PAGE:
Published: March 2, 2017

    March is National Noodle Month: Try These Noodle Dishes From Around the World

    Prepare for your new favorite month-long holiday – if you didn’t already have an excuse to regularly chow down on the planet’s favorite comfort food, March has been decreed National Noodle Month by the National Pasta Association. During the colder winter months noodle consumption already spikes 20%, but American families don’t need an excuse for a warm plate of pasta or a simmering bowl of stir-fry.

    Noodles were first invented in the 13th century, when bakers would fashion their dough into symbolic shapes like stars, birds, or crosses to sell as treats and novelties. Now, fashioning dough into noodles and using them as a base for meals is the predominant method of cooking in several cultures.

    Here are some of the most popular and iconic noodle dishes from around the globe. Our mouth is watering just thinking about them:


    A staple in Vietnam, pho is to that country what pasta is to Italy. Any hour of the day you can find locals enjoying a soothing bowl of pho in cities like Ho Chi Minh or Hanoi. Beef or chicken broth serves as the base, and the noodles are actually made from rice, so your gluten-intolerant friends or family can partake as well. The garnishes, like ginger, fish sauce, cilantro, scallions, and bean sprouts truly make a good pho dish.


    Perfected by the Hawaiians after the influx of Chinese and Japanese immigrants during the 1800s, saimin is a favorite Hawaiian classic. The dish consists of egg noodles, Japanese-style broth (dashi), and a good helping of spam. Essentially a street vendor food, saimin is so popular year-round in Hawaii that the McDonalds in the state added it to their menu.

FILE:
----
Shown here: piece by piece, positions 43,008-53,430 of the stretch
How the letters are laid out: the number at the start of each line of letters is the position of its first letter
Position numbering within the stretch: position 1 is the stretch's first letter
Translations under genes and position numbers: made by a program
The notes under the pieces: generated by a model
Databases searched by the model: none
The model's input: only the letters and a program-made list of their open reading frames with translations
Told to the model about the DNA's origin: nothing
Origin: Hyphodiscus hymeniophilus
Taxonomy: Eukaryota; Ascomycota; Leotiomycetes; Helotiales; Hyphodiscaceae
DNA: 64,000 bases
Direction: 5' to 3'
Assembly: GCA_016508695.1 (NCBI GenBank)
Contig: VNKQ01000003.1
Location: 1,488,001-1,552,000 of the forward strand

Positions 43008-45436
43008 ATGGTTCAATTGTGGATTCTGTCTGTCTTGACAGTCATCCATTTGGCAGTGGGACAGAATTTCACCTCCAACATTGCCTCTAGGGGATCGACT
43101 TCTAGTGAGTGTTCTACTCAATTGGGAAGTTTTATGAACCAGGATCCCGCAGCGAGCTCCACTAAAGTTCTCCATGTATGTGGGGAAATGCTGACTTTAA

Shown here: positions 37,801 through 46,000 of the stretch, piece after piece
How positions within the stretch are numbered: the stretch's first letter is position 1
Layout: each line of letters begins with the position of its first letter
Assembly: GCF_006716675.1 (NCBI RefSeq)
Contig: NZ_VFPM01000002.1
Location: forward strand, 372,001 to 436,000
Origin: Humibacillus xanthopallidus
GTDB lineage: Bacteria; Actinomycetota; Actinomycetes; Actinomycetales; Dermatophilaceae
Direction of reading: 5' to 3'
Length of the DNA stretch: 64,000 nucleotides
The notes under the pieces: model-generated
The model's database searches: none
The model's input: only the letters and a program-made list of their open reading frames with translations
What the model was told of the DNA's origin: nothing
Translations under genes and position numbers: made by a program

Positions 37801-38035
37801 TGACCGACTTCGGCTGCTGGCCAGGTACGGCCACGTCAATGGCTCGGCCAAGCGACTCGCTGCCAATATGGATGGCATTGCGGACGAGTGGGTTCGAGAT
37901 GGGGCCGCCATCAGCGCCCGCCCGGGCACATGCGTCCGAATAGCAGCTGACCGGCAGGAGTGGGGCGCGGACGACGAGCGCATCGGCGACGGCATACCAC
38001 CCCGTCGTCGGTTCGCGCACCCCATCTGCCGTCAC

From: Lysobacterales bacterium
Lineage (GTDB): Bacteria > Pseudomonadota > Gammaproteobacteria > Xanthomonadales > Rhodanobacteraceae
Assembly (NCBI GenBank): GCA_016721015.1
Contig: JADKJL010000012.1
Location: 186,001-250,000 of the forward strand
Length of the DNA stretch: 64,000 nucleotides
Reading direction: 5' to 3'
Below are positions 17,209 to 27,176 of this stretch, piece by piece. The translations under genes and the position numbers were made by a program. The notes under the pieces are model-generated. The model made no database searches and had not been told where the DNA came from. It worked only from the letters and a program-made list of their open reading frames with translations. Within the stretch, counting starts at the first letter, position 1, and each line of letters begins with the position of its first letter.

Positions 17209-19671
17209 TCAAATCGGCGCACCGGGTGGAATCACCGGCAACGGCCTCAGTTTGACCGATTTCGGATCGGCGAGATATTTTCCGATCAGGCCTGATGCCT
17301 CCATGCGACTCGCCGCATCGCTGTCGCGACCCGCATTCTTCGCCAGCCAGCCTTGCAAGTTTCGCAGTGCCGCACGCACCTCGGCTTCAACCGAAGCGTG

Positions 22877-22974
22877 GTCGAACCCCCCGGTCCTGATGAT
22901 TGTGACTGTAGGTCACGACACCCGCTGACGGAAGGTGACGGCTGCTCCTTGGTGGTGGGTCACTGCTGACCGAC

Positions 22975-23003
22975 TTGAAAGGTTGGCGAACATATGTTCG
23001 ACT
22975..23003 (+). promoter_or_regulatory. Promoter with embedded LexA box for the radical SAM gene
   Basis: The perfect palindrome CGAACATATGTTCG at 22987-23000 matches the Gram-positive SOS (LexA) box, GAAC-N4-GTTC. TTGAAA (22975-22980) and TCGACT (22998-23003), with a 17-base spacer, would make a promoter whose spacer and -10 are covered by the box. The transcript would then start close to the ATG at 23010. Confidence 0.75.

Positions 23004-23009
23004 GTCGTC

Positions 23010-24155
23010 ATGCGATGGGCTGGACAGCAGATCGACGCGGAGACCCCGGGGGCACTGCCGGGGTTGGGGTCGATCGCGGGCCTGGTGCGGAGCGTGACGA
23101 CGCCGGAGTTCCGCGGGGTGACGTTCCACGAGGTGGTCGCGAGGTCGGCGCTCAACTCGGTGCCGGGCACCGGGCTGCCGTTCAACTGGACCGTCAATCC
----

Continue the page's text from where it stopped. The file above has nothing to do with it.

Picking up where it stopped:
Wonton Noodles

    In Hong Kong wonton noodles reign supreme. Consisting of (you guessed it) egg noodles and wonton dumplings, the hot broth and leafy vegetables add zest to this Cantonese dish. Served in small bowls so the wontons don’t become soggy, this dish is traditionally served with wontons stuffed with shrimp or beef. Ho Kung Kee in Hong Kong is considered one of premiere restaurants for enjoying wonton noodles.

    Pad Thai

    One of the most consistently eaten meals around the world, pad Thai originated in (you guessed it) Thailand. On the streets of Bangkok you’ll find the most delectable pad Thai, built around its core ingredients of stir-fried rice noodles, tofu, eggs, tamarind pulp, garlic, shallots, and meat. Prepare for a kick of flavor when you add the lime juice, peanuts, and chili flakes.


    Very popular in the states, Ramen is always better when you try an authentic bowl of noodles in Japan. Many American restaurants have their own take on it, but travel to Tokyo for the most delicious shoyu (soy sauce), shio (salt), or other variety of ramen. For some of the best tori-paitan ramen in the world check out Kagari, a renowned restaurant in Ginza, Tokyo.

    Ash Reshteh

    Ideal for winter, ash reshteh is a thick, hearty Persian vegetable soup. The main ingredients are reshteh noodles, khask, chickpeas, lentils, and spinach, but the seasonings like turmeric and parsley really characterize the flavor. The noodles of ash reshteh are purported to bring good fortune, and as such it is a common meal before Norouz (Persian New Year) in Iran.

    When preparing your favorite noodle dishes from around the world, be sure to use filtered water for best results!